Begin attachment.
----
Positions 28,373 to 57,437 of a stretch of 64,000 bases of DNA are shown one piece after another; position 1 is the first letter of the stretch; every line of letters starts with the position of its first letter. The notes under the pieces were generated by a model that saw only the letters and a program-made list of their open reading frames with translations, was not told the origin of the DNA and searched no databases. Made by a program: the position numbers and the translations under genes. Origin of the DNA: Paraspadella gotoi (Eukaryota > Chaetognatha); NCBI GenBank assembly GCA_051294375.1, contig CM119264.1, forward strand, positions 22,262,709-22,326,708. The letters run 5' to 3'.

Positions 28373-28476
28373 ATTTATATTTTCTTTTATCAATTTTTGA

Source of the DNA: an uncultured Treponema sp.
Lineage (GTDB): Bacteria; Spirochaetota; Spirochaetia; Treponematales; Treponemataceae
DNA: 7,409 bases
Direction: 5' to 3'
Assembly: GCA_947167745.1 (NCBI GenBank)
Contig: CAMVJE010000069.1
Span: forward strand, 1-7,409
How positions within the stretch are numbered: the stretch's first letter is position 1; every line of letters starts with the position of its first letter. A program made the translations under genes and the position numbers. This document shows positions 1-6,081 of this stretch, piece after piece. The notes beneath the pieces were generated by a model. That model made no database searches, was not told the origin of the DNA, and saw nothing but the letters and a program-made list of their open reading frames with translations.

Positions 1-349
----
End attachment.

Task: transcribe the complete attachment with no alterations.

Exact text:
Positions 28,373 to 57,437 of a stretch of 64,000 bases of DNA are shown one piece after another; position 1 is the first letter of the stretch; every line of letters starts with the position of its first letter. The notes under the pieces were generated by a model that saw only the letters and a program-made list of their open reading frames with translations, was not told the origin of the DNA and searched no databases. Made by a program: the position numbers and the translations under genes. Origin of the DNA: Paraspadella gotoi (Eukaryota > Chaetognatha); NCBI GenBank assembly GCA_051294375.1, contig CM119264.1, forward strand, positions 22,262,709-22,326,708. The letters run 5' to 3'.

Positions 28373-28476
28373 ATTTATATTTTCTTTTATCAATTTTTGA

Source of the DNA: an uncultured Treponema sp.
Lineage (GTDB): Bacteria; Spirochaetota; Spirochaetia; Treponematales; Treponemataceae
DNA: 7,409 bases
Direction: 5' to 3'
Assembly: GCA_947167745.1 (NCBI GenBank)
Contig: CAMVJE010000069.1
Span: forward strand, 1-7,409
How positions within the stretch are numbered: the stretch's first letter is position 1; every line of letters starts with the position of its first letter. A program made the translations under genes and the position numbers. This document shows positions 1-6,081 of this stretch, piece after piece. The notes beneath the pieces were generated by a model. That model made no database searches, was not told the origin of the DNA, and saw nothing but the letters and a program-made list of their open reading frames with translations.

Positions 1-349